Applications in General

Word problems are the real heart of any higher-level mathematics.  Algebra is no exception!  Why would anyone bother to learn how to solve equations, if the goal were not to solve a real problem, i.e. a word problem?  To solve a word problem, first identify what the problem is asking you to find.  Let that unknown be represented by a variable.  If there is more than one unknown, let the unknown that you know the least about be represented by the variable, and the other unknown be in direct relationship to the variable.


      
Mother bought a bag of candy at the store that contained 55 pieces.  She gave Mary 5 less
       than twice the amount of candy that she gave Tom.  How many pieces of candy did she give
       Mary and Tom?

OK, take a deep breath and begin … what is the problem asking you to find? … how much candy Mary and Tom were given … which do you know the least about? … how much candy Tom was given (since it says that Mary was given 5 less than twice the amount that Tom was given) … if we let the amount of candy Tom was given = , then the amount of candy Mary was given would be five less than twice the amount of Tom’s () … this would look like .  So to “recap”, we have defined our variables….

Amount of candy for Tom =

            Amount of candy for Mary =

Now it says that Mother bought a bag of 55 pieces.  So the sum of Tom’s and Mary’s candy must total 55.  We would then build our equation and solve …

 +  = 55          …form the equation

                  …Collect

                       …Addition

               *          …Division

Tom = , Tom received 20 pieces of candy

Mary = , Mary received  pieces of candy

Now, the argument with application problems that you may give is that “this problem could have been figured that out without algebra!”  This may be true since this problem involved whole numbers.  Many students learned the beginnings of algebra using “guess and test.”  In my opinion, this was unfortunate.  The world does not operate on whole numbers!  Check out your bills at home and the daily purchases that you make.  How often do they end up being “whole” numbers?  At the end of the day, the money in my billfold usually ends up being something like $8.57 … decimals!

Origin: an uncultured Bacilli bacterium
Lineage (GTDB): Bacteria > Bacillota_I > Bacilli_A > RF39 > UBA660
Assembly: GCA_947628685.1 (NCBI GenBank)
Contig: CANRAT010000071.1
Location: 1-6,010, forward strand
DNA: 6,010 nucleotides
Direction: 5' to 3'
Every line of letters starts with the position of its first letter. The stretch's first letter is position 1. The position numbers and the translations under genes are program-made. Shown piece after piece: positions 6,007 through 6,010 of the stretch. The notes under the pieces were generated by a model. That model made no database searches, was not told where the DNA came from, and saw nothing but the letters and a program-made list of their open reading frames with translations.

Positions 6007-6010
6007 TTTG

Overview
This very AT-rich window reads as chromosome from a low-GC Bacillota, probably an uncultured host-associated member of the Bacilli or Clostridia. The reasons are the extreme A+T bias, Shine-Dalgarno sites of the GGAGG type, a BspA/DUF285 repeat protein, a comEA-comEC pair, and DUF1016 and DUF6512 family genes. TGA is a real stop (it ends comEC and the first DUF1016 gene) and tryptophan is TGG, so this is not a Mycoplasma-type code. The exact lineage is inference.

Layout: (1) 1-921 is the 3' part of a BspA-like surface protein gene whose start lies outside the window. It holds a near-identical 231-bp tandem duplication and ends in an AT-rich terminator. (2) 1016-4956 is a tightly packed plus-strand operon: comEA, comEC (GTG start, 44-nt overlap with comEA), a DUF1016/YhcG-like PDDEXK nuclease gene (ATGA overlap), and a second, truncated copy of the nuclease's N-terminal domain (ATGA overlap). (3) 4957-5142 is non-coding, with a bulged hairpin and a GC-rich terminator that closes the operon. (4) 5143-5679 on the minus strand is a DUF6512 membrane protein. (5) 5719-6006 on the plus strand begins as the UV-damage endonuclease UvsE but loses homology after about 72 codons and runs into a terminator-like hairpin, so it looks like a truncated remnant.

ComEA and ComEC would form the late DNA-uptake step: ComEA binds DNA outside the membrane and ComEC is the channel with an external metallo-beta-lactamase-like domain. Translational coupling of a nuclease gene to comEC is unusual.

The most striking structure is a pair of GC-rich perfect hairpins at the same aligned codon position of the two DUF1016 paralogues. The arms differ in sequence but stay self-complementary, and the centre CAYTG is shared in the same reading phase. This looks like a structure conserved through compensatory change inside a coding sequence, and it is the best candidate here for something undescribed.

Think about the same problem as above, only Mother purchased 60 candy bars (which could
       be divided, if needed).

Amount of candy for Tom =

Amount of candy for Mary =

 +  = 60          …form the equation

                  …Collect

                       …Addition

                      …Division

Tom = , Tom received  pieces of candy

Mary = , Mary received  pieces of candy

In any application problem the clue is to read the problem carefully … often several times, so that you can identify what type of problem it is and begin a strategy to solve the problem.  Identify what the problem is asking you to find and designate a variable to represent this unknown.  If you have two unknowns then you can only have one variable, usually the quantity that you know the least about.  Any other unknowns are identified using the variable that you designated for the least known quantity.  Next, organize the information that is given to you … diagrams and charts are organizational tools.  Set up an equation that represents the problem and then solve the equation.  Make sure that you have answered the question or questions posed in the problem including units of measure.

General Algebra Tips

The views and opinions expressed in this page are strictly those of Mary Lou Baker.
The contents of this page have not been reviewed or approved by Columbia State Community College.

This page was edited on 09-Jan-2014